He was 8 feet thick and 200 feet tall. He was the giant of the forest. For 500 years, he played with the Wind and smiled at the Sun. Birds and squirrels nested in his branches, and deer lay in his shade. He grew taller and broader year after year. He stood against the storms, and the cold of winter could not hurt him.
But one day some men said, "There is so much of him. He can heat our houses. Let us fall him."
The men came with saws and axes and hammers and wedges. They chopped a hole in his side and then they sawed. The giant put all his weight against their saws so that they could not move them. The men took wedges and drove them into him and then they could move their saws some more. The giant had no defense against their saws' wedges. Finally, the men sawed all the way through him -- but he would not fall. Again the men took wedges and drove them into where they had cut through him -- but still he would not fall.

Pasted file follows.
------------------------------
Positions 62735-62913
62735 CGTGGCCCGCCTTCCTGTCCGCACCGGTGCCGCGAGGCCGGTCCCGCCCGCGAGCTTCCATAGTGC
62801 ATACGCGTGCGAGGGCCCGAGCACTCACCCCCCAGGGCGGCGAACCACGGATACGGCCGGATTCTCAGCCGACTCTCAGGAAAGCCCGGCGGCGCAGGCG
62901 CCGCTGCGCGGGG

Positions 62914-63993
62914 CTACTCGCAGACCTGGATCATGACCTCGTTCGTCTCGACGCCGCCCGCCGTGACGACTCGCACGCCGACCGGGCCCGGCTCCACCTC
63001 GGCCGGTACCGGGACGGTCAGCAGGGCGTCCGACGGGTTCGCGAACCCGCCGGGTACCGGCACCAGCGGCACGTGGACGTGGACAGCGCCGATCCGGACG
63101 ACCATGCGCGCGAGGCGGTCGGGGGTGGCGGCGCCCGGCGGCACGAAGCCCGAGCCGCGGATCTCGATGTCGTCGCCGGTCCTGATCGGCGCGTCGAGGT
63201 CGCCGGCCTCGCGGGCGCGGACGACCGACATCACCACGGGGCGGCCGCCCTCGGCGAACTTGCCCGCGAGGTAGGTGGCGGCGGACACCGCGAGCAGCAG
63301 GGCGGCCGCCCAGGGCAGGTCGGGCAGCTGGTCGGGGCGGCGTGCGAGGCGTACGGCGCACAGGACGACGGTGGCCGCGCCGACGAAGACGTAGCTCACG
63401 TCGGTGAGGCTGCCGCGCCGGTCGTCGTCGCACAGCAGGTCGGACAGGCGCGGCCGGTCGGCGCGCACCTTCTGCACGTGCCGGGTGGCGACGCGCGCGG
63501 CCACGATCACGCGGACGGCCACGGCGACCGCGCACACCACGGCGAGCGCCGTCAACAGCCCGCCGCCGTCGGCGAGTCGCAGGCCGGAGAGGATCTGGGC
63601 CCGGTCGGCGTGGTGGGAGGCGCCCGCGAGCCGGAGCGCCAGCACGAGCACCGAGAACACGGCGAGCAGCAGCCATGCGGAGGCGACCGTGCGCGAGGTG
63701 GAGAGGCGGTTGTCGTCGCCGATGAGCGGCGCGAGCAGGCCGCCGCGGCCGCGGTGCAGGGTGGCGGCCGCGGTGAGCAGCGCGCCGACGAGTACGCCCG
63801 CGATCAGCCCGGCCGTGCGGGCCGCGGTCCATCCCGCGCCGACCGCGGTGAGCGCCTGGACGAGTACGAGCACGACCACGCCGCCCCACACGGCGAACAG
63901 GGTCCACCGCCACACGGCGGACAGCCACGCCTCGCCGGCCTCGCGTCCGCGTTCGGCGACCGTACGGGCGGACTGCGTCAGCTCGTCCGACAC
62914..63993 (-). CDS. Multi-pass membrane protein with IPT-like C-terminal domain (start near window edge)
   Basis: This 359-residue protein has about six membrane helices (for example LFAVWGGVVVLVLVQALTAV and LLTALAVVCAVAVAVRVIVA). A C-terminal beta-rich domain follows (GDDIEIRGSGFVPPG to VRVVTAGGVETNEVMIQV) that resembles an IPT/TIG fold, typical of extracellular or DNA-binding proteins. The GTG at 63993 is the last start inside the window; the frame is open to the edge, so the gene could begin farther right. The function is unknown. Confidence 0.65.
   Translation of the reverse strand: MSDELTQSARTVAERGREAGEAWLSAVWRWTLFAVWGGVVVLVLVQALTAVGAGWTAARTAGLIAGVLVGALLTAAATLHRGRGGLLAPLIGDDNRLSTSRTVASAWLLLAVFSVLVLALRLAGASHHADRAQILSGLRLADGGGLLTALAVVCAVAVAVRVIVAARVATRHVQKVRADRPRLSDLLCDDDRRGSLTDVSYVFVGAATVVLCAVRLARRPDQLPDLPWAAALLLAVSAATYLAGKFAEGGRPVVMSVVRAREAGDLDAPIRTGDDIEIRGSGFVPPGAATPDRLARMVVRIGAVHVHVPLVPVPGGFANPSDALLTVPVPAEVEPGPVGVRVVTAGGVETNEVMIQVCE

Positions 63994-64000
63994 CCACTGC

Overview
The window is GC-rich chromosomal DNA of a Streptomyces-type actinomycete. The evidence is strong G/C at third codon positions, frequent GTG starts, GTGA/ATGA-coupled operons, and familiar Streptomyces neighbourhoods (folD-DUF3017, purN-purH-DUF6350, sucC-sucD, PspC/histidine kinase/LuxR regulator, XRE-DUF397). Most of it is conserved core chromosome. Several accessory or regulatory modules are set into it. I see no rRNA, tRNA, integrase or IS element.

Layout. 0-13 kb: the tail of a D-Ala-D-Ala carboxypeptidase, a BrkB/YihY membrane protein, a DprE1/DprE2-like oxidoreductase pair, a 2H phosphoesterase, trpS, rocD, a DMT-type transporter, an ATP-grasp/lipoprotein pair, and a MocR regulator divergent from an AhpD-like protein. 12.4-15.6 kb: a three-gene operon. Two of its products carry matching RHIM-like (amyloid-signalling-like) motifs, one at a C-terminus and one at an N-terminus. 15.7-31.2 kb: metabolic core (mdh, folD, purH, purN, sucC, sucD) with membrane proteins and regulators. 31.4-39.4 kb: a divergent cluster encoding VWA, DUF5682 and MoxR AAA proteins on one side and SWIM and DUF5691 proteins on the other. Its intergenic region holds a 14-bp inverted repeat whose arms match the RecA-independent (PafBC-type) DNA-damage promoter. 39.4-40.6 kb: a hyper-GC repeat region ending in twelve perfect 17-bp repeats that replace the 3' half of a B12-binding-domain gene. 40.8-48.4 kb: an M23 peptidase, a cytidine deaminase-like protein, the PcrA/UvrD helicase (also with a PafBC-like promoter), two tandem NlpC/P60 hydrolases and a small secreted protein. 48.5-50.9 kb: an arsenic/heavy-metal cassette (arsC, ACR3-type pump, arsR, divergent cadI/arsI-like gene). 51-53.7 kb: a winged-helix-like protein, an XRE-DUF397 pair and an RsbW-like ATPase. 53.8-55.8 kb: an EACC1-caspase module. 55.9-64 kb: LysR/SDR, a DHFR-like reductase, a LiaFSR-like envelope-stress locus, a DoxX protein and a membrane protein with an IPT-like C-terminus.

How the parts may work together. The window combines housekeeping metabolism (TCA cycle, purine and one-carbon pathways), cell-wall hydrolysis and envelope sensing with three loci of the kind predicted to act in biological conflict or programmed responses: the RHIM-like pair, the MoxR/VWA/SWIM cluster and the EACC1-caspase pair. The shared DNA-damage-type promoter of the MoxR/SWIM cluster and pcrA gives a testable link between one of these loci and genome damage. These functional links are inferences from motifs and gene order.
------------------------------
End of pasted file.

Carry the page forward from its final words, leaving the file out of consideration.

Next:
Night came, and the men went home. They would return the next day with bigger wedges and heavier hammers. The giant knew that he would die. He was angry.
"These men will not make me fall," he said. "I will not let them. I will call my friend the Wind."
"What is it, friend?" asked the Wind.
"Sing for me," begged the giant.
"I will," said the Wind.
And the giant fell.
-- Vincent Hauth, Ashland, Oregon, 1982